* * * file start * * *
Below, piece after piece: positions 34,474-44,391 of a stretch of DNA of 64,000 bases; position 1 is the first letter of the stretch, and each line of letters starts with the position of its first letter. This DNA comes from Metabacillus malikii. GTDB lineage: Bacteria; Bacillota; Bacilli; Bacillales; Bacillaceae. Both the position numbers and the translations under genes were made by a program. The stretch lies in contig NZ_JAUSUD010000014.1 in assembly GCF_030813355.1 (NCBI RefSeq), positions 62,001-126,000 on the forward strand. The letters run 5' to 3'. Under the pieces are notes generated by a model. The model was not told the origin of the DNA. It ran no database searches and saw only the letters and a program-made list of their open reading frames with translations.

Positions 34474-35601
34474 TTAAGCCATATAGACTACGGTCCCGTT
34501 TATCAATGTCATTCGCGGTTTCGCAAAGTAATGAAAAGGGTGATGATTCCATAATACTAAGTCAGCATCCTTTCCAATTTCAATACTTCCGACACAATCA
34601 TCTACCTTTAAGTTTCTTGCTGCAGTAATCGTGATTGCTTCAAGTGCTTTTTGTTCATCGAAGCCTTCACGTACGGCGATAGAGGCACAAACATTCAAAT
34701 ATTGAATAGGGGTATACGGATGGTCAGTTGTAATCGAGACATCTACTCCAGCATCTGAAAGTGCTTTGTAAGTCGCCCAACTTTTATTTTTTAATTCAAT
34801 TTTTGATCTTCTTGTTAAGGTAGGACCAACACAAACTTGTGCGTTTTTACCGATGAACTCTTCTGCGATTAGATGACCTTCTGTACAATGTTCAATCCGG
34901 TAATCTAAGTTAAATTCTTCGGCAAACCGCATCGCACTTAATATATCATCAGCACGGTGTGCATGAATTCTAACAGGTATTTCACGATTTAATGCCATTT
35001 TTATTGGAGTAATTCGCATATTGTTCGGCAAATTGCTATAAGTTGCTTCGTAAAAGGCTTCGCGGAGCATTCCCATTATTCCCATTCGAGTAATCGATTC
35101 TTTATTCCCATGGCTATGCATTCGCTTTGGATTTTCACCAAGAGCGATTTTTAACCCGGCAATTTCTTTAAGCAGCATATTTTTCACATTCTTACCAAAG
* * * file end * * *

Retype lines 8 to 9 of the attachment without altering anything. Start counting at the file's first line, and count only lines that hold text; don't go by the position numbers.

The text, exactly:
34901 TAATCTAAGTTAAATTCTTCGGCAAACCGCATCGCACTTAATATATCATCAGCACGGTGTGCATGAATTCTAACAGGTATTTCACGATTTAATGCCATTT
35001 TTATTGGAGTAATTCGCATATTGTTCGGCAAATTGCTATAAGTTGCTTCGTAAAAGGCTTCGCGGAGCATTCCCATTATTCCCATTCGAGTAATCGATTC